The above photo was taken August 10th. It’s my Native Pollinator Garden which I grew from transplants, planted in June. Insects were attracted to the garden, with a favorite plant being Hairy Mountain Mint, small white flowers near the top of the photo.
The orange and black beetles, pictured below, blanketed the Mint. I had never seen this beetle before and I immediately thought, “Oh no, I’ve attracted a new pest.” Looking back, it’s amazing to see my negative bias.
This winter I picked up a new book from The Xerces Society, “Farming with Native Beneficial Insects“, and in there was a picture of my beetle in the Predatory Insects section. The Goldenrod Soldier Beetle eats insect larvae and eggs, aphids, and slugs. The adult Soldier Beetle needs nectar and pollen to survive, which they were getting from my garden. My garden was doing exactly what I wanted it to do, but my negative bias kept me from recognizing it.
In the photo below you can see what I think is a Blue Mud Dauber Wasp, which provides size comparison to the Soldier Beetles. I should also say Soldier Beetles are related to Fireflies, which we see plenty of on summer nights.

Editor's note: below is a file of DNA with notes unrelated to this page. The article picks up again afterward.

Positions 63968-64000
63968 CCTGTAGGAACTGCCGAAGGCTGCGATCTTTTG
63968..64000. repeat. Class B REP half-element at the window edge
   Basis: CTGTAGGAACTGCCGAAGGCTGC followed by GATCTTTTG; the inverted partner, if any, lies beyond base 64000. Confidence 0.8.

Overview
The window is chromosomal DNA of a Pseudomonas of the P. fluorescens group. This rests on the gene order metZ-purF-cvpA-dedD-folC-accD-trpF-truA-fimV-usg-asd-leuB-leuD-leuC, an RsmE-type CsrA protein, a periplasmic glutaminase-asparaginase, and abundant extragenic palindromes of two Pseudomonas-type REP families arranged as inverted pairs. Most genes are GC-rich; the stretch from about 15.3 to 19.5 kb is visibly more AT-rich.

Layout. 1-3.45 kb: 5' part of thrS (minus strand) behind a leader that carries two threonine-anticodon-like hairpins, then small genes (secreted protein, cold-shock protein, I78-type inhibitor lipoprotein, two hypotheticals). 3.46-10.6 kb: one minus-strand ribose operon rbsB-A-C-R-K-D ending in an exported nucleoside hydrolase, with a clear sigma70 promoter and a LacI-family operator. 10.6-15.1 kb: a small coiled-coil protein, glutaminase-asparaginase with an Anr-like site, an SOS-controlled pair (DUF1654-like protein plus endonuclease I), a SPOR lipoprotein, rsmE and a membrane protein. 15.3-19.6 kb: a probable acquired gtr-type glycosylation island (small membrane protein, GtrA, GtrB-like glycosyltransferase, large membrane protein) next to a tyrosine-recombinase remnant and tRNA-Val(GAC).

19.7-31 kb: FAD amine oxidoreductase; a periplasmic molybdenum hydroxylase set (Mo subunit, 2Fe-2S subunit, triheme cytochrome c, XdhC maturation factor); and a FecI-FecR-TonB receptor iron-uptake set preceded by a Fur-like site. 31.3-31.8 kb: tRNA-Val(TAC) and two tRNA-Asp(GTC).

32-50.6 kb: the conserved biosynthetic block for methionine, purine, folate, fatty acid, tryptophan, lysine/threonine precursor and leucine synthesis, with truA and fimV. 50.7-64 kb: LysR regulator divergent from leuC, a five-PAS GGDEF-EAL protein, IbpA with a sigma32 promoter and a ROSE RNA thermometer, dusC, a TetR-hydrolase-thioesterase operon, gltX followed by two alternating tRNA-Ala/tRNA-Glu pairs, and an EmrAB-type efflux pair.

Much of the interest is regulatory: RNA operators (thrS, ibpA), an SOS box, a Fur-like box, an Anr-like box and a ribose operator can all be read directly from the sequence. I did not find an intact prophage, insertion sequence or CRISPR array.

The photo below is of some type of Tachina Fly. I’m amazed to say I’ve also gained an appreciation for flies. I guess the ability to see insect nature up-close is helping me appreciate it. I enjoy seeing the megafauna like deer, turkey, bald eagle, but you never get to really examine them unless they are dead. Most of these insects, however, don’t mind your nose being a foot away.
It’s not all peaceful though. Much is written about the plight of the Monarch butterfly, probably exaggerated, but I try to leave some Milkweed growing and keep an eye on the Monarch population. I’m happy to say I’ve seen many Monarch caterpillars, but am sorry to say I haven’t seen any pupate.
I watch the caterpillars daily. Once you know where they are it’s pretty easy to find them again. One day I checked a big caterpillar twice, only to find it shriveled to a third of its original size, with a predatory Stink bug in the process of sucking the remaining juices out of it.
Even though I was disappointed the Monarch caterpillar was dead, I left the Stink bug alone. I realized it’s always a balance, and beyond creating a decent habitat, there is little I should do.
Good post Mathew, and a good reminder how lots of bugs are really beneficial for the farm, but I would have killed that stink bug:)
Thank you so much for this reminder about the mysteries of the millicosmos – a really nice guy is here poisoning beetles on our big old elm trees and instinctively it made me nervous. Obviously the beetle population is out of balance – I wonder if poisoning of another type may have caused it. Guess we just have to keep questioning. cheers, Charlotte
Thanks, Charlotte! How are you? I miss your blog posts.